Is the Temporary Order of Protection Admissible If the Defendant Has Not Received It ?
In People v. Casey, 95 NY2d 354, 740 N.E.2d 233, 717 N.Y.S.2d 88 (2000), the defendant claimed that the People's failure to file the temporary order of protection rendered the accusatory instrument defective, because it failed to include non-hearsay allegations that a temporary order of protection had been issued and was in effect at the time of Casey's alleged conduct against the complainant.
The Court of Appeals rejected Casey's claims, because the complainant's supporting deposition states clearly and succinctly that a Temporary Order of Protection had been issued, prohibiting defendant from engaging in harassing or criminal conduct against her.
She also averred that she personally observed specifically described conduct of the defendant on December 2 that violated the order.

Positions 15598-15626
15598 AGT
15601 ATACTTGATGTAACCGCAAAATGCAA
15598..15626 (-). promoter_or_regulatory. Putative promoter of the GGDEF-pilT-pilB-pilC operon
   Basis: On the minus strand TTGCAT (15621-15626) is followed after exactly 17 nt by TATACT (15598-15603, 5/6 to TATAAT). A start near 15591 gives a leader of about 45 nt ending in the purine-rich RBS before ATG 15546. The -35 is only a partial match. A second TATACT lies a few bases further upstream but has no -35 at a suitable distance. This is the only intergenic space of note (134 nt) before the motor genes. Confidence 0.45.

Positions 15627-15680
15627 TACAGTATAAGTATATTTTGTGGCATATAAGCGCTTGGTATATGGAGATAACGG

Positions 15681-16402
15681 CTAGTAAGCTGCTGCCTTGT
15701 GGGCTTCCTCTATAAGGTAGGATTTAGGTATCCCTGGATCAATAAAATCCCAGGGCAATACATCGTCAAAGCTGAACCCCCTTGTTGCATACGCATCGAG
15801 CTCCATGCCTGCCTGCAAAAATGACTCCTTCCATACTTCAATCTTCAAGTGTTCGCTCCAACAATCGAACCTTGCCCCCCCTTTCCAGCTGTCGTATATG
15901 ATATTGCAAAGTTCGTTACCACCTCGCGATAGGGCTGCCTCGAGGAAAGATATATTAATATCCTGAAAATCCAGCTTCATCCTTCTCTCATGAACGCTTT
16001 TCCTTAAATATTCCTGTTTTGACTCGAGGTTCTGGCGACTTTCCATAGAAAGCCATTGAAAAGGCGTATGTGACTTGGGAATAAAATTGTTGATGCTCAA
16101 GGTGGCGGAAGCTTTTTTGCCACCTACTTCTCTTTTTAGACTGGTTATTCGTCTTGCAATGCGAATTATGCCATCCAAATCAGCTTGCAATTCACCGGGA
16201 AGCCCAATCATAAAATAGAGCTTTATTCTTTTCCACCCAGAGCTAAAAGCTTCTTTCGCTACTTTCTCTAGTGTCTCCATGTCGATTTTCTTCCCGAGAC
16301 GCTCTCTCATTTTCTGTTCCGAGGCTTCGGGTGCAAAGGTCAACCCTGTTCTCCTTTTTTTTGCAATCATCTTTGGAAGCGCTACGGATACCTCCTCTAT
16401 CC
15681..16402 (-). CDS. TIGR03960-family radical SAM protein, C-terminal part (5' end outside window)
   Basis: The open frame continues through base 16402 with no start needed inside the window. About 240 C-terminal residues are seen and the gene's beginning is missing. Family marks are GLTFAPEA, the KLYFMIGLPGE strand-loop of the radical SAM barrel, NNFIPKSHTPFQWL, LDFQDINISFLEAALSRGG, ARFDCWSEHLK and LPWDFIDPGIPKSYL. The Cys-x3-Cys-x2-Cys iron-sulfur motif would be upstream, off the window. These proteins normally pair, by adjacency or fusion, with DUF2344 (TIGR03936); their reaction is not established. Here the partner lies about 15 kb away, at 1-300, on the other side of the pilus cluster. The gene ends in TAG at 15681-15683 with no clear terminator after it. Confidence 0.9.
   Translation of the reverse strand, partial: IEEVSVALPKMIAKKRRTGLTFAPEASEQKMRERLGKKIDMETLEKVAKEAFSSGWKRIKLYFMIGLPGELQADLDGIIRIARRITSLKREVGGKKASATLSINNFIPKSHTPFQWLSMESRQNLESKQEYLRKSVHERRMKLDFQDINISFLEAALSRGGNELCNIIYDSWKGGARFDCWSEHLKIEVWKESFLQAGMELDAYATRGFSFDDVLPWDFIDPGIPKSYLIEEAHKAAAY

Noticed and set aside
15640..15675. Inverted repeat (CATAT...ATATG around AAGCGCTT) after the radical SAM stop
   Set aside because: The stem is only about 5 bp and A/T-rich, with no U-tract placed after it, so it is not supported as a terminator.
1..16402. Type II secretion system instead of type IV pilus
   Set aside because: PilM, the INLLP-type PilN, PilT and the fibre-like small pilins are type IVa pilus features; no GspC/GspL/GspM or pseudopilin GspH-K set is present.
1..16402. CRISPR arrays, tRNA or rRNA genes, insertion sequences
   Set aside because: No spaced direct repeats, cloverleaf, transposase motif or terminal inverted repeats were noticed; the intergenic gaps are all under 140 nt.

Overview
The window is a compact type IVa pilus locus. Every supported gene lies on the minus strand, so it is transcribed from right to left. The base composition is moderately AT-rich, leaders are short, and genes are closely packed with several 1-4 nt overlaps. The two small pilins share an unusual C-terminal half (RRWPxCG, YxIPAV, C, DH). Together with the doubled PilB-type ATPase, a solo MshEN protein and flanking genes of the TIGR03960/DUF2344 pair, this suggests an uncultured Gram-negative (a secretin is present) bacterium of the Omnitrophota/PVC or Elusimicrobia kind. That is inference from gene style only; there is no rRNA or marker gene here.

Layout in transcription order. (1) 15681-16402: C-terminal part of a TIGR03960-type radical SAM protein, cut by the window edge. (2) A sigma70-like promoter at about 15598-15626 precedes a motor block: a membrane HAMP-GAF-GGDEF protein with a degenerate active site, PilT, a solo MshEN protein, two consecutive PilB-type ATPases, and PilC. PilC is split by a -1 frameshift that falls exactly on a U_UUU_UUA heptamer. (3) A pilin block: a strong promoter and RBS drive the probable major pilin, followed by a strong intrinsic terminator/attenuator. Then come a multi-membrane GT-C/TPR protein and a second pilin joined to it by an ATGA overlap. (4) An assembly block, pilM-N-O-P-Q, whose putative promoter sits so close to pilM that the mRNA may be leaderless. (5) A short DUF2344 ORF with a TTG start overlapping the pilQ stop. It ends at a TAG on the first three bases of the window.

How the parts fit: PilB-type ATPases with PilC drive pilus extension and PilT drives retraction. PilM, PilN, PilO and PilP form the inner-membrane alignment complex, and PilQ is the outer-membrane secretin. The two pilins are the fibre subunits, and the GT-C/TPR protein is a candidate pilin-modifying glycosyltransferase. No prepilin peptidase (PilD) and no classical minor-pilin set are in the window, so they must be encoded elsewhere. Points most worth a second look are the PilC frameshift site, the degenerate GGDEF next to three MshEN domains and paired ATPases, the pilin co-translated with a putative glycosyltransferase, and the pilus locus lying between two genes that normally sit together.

At the very least, the fair implication of these averments established her firsthand knowledge that the order had been granted, was in effect and was violated by defendant's harassing or criminal conduct on the date of the offense.
Any challenge to those allegations . . . was a matter to be raised as an evidentiary defense to the contempt charge, not by insistence that the information was jurisdictionally defective without annexation of the order to that accusatory instrument. Id 95 N.Y.2d at 360.
Similarly, in People v. Inserra, 4 NY3d 30, 32-33, 823 N.E.2d 437, 790 N.Y.S.2d 72 (2004), the Court of Appeals held that an information charging the defendant with Criminal Contempt in the Second Degree was legally sufficient, where the supporting deposition of the police officer who took the victim's complaint stated that the officer had examined a copy of the order of protection and that defendant's name appeared on the line for the defendant's signature, because "defendant's name on the signature line sufficiently alleges that defendant received and read the terms of the order of protection" (id. at 33).
Nothing more was required for pleading purposes.
The court specifically declined to reach the issue of whether the copy of the order of protection, which does not appear to have been certified, was admissible.